One of the components to the interdisciplinary behemoth that is the First Person Museum
is the in-depth historical research provided by the Public History students in Professor Seth Bruggeman’s class at Temple
. Their research of the societal and historical implications of each object in the exhibit complements the personal stories shared by each object’s owner.
As a part of their graduate seminar in material culture, the students were paired up with museum participants who have contributed an object to the museum. Each student keeps a blog page documenting their research findings. Their work is comprised of tracing the objects’ historical and cultural context along with their developing understanding of the personal relationship between the object and its owner. Below is a review of some of their blogs and the work they have produced so far. Their findings will accompany the items when the First Person Museum exhibit opens on November 5th.
Amy’s Birth certificate (Sara B.)
During her exploration of one woman’s birth certificate, Sara makes some important points about the changing role of this document and how it has, as a result of the battle to discredit and defend one man’s legitimacy, “earned a place in pop culture and political history.” The birth certificate has taken on additional meaning in recent years, in part thanks to our country’s growing susceptibility to the viral dissemination of crack-pot political theories. In the 2008 election cycle, Barack Obama’s citizenship came under constant assault from groups known as ‘Birthers’ for their mistrust of his status as a legal U.S. citizen. While this historical context is intriguing on its own, one of the most interesting things about the intersection between Amy’s certificate and President Obama’s is the issue of race, how both Amy and Obama are children of mixed-race parents and the different ways this is represented on their birth certificates. The way we use or fail to use language to define a person’s race is an important and powerful factor in everyone’s life. The historical research on these objects teaches us about how our country and other countries have chosen to use or not use race as an identifying marker at birth. And in this way we can use the more ‘ordinary’ birth certificate of a woman and possibly learn something about how we authorize and legitimize race and citizenship in our country.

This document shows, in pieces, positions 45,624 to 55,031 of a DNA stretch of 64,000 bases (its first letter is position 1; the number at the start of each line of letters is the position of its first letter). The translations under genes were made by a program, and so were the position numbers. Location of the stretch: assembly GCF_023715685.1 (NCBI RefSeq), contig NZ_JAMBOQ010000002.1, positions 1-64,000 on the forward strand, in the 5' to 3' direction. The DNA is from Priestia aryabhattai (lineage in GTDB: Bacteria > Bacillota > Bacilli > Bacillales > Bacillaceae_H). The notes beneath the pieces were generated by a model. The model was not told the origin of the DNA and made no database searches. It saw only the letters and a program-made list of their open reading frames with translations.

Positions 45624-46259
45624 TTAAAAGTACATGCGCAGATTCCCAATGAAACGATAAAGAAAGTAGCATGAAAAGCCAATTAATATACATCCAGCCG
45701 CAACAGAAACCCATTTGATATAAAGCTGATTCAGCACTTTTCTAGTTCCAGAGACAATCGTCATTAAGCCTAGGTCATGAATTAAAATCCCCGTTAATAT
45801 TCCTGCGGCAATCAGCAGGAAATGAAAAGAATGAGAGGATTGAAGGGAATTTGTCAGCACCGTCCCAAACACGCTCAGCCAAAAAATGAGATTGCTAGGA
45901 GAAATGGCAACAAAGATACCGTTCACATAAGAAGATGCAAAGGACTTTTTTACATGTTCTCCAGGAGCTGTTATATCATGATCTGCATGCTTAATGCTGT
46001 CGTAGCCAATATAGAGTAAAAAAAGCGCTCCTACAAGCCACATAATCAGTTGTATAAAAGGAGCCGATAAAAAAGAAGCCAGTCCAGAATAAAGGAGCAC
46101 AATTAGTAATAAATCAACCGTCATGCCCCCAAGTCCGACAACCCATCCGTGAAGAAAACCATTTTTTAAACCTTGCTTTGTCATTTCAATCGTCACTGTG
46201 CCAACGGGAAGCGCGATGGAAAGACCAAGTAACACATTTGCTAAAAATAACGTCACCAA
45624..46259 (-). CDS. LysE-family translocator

Beth’s sock (Jenna)
Then there is the sock exhibit. A seemingly simple object, this story deserves the gentle attention it is receiving. Not only does this student provide some fascinating information about the history of socks as objects of function and fashion (even delving into the research on the recently discovered ancient footwear owned by a cave man named Otzi) but the story behind this specific sock centers on two women and a friendship that was cut tragically short, interrupting the completion of Beth’s sock. To read more you can visit Jenna’s blog page here.
Bill’s pen (Emily)
Emily does a great job conjuring up some of the associations we have with pens in our culture and how this may or may not relate to the specific personal story behind Bill’s pen. Particularly interesting are the gendered connotations that come with an expensive pen used for business or given in a business relationship. Throwing in a dash of psychology as well as gender deconstruction we are left to think about how something as small as a pen can say so much about a person’s job, education, gender and influence.
Catalina’s pan (Gail)
Gail writes about a pan native to the Dominican Republic called a cardero, which is commonly used to make sancocho, “a savory stew of multiple meats and root vegetables sometimes considered the national dish of the Dominican Republic.” What is interesting here is how an object like this, one that originates from a different culture than the one in which the research and project are conducted, is that it is difficult getting any ‘academic’ sources to detail its origins. What would it feel like to choose a most precious item to display in your country and have that country fail to provide any significant familiarity with its existence? Luckily, the sancocho does have some compelling historical information available- particularly the speculation that this dish was formed out of the only available food to slaves- their owner’s scraps. Gail does an excellent job exploring the social context of the stew and its role in Dominican culture as a social magnet of sorts, unifying families and communities around a meal as diverse and flavorful as their country.
To read the blogs mentioned above and to browse the entire collection, visit the Studies in American Culture blog at http://studiesinamericanmaterialculture.blogspot.com/.
– Morgan Berman